On Aug. 31, 1911, residents of a small, rural, and mostly Anglo farming and ranch community – which was plentiful with livestock, olive trees, and many other crops – decided to “throw off the swaddling clothes of a country village and put on those of a city” by casting ballots in favor of incorporation, officially making San Fernando the first city in the Valley more than a century ago.
The San Fernando Valley Sun/el Sol newspaper – which was then called The Press – reported the pivotal results the day after the historic vote for cityhood, which passed by a narrow margin: 123 in favor to 115 against.
From its incorporation to the present, the City of San Fernando has evolved and grown from a predominantly white town to a city of nearly 24,000 residents that is 93 percent Latino. Today, the City is made up of a tight-knit community of mostly blue-collar families who have lived here for generations, with an outdoor mall featuring quinceañera shops, Mexican restaurants, western apparel stores and other businesses that reflect its residents.
As the City celebrates its 112th birthday at the historic Casa de Lopez Adobe on the evening of Aug. 31, its largely Mexican-American culture will be reflected in the festivities, which will include mariachi musicians and folklórico dancers.
According to Nick Kimball, city manager for the City of San Fernando, what was once a modest agricultural town has evolved and expanded into the “bustling center of commerce, entrepreneurship, and cultural pride that we celebrate today.”
The First City in the Valley
Named for a Spanish king (who was later canonized and became Saint Ferdinand), San Fernando was originally established as a settlement that grew out of the ranching activities that surrounded the Mission de San Fernando Rey de España (today commonly referred to as San Fernando Mission), which was founded in 1797 in what is the modern-day community of Mission Hills.
By the early 1800s, the settlement had grown into a small trading center, where wine was made, livestock was raised and a variety of crops were grown by local Native Americans known as the Fernandeño Tataviam Band of Mission Indians. In the 1840s, the San Fernando settlement experienced a brief gold rush when gold nuggets were discovered in a nearby canyon.
By 1874, the settlement had grown into the first organized community in the San Fernando Valley. After the Southern Pacific Railroad constructed a rail line to San Fernando two years later, the price of town lots jumped from $10 each to $150 per lot.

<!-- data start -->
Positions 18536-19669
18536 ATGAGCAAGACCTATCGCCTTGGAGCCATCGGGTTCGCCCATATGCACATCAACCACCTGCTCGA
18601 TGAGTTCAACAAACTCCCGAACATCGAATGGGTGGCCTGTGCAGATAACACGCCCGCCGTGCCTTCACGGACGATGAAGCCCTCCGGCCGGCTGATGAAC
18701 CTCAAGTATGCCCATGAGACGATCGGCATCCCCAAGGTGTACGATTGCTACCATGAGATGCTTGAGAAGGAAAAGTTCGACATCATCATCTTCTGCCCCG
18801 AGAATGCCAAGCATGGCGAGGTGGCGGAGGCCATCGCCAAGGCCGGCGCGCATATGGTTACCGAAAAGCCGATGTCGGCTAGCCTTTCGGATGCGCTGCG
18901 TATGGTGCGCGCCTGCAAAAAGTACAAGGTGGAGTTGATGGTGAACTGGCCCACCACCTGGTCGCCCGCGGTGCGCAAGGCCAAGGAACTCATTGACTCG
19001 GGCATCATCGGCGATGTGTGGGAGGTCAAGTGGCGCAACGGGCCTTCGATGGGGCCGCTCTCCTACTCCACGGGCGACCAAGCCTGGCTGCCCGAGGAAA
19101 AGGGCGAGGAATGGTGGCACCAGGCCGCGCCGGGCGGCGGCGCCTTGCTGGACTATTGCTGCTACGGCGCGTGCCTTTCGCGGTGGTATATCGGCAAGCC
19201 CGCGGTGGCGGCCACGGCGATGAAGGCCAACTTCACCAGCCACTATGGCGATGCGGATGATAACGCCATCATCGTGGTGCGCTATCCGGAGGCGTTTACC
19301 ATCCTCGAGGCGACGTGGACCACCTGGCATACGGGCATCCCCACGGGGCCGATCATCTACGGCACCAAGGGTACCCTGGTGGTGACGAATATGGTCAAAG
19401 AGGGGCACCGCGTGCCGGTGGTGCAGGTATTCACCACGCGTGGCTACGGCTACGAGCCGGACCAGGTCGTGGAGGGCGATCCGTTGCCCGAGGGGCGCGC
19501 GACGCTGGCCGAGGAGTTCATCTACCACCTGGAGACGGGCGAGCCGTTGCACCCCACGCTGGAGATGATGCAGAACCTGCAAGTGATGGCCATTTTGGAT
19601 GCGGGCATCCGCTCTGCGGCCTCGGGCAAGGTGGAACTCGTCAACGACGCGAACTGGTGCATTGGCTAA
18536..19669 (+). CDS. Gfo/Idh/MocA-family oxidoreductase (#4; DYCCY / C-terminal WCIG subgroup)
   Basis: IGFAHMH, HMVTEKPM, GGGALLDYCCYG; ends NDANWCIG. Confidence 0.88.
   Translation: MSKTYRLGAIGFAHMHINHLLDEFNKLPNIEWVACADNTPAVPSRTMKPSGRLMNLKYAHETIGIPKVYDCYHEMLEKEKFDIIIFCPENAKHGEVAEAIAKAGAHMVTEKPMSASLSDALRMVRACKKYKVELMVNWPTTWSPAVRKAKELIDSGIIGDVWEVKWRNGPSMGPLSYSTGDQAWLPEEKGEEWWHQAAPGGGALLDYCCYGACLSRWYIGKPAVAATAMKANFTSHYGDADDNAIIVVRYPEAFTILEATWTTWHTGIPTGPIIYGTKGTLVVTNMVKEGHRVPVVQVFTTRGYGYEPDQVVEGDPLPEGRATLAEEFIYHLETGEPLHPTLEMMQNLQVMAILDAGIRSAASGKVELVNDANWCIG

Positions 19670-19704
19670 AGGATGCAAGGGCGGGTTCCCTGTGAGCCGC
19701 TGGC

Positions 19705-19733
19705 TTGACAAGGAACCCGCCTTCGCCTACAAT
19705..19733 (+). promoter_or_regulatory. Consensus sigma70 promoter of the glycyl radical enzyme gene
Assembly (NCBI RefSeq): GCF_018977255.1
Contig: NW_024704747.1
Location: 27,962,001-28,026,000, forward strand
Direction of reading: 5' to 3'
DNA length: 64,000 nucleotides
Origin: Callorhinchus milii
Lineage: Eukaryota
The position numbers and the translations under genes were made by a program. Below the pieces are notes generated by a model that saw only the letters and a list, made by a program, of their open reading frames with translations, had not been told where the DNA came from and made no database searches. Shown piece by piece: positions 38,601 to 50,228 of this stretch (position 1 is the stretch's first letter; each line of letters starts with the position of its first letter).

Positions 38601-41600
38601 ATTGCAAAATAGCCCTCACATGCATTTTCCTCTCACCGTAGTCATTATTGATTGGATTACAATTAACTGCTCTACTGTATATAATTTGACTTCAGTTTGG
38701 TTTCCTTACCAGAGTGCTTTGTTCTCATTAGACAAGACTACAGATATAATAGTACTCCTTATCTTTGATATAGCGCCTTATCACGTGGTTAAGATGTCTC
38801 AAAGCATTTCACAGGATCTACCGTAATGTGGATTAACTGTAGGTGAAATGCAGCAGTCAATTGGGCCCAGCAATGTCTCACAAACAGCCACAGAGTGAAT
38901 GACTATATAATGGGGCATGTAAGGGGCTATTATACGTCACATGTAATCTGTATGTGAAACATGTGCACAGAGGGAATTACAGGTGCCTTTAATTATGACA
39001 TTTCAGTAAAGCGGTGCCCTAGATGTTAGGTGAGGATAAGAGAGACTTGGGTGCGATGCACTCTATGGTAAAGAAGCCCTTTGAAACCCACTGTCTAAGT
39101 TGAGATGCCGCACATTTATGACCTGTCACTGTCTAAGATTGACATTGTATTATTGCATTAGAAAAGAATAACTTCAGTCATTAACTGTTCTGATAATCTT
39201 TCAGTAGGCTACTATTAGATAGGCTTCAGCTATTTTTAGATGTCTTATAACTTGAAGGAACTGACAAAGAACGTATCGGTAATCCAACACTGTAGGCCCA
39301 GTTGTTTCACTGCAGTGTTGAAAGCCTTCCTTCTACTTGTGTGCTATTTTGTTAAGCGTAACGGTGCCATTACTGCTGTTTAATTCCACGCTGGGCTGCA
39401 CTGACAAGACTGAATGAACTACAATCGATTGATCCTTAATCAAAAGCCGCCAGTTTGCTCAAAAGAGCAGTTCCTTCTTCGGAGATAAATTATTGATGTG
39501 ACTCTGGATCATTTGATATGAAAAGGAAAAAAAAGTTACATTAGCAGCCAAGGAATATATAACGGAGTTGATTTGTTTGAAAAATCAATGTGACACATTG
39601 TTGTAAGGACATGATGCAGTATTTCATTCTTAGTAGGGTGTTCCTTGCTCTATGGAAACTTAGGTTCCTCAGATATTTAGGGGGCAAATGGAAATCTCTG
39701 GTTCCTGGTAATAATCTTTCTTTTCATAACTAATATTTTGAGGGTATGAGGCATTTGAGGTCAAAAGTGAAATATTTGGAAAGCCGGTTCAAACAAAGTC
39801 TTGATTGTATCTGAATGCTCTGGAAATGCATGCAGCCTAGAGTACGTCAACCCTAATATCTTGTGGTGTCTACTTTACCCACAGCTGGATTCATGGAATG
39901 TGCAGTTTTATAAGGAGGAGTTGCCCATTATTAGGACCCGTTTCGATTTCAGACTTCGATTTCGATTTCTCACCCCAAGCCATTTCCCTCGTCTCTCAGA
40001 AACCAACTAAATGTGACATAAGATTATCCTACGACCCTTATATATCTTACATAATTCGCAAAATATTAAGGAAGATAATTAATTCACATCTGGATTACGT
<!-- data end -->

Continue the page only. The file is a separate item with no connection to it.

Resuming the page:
After the City was officially incorporated in 1911, J.C. Maclay, nephew of founder Charles Maclay, served as the first mayor from 1912 to 1914. Over the years that followed, San Fernando continued to grow, and in the years following World War II, the City and the rest of the Valley transitioned from a predominantly agricultural area and gave way to suburban development.
While the rest of the San Fernando Valley was annexed into Los Angeles, the City of San Fernando retained its independence, in part because of its abundant groundwater supply, which kept it from being dependent on the LA aqueduct like the majority of SFV communities.
As we look back and celebrate “San Fernando’s rich and proud history,” Kimball emphasized that there is a lot to look forward to for the future of the City as well.
“As we look toward the future of San Fernando, through the leadership of the City Council our focus is on beautifying the City [and] preserving our neighborhoods, while planning for mixed-use growth in our commercial corridors,” he said.
Another City priority moving forward is “increasing our environmental stewardship” through investments that will help with “protecting our water resources, enhancing our tree canopy and reducing our carbon footprint” through a Climate Action and Resiliency Plan, he explained.
“By coming together to celebrate the City’s birthday each year, the community can reminisce about how far we’ve come and dream about where we can go,” said Kimball.
The 112th birthday celebration for the City of San Fernando will be held Aug. 31, from 6 p.m. to 8 p.m. at the Casa de Lopez Adobe, located at 1100 Pico St. in San Fernando.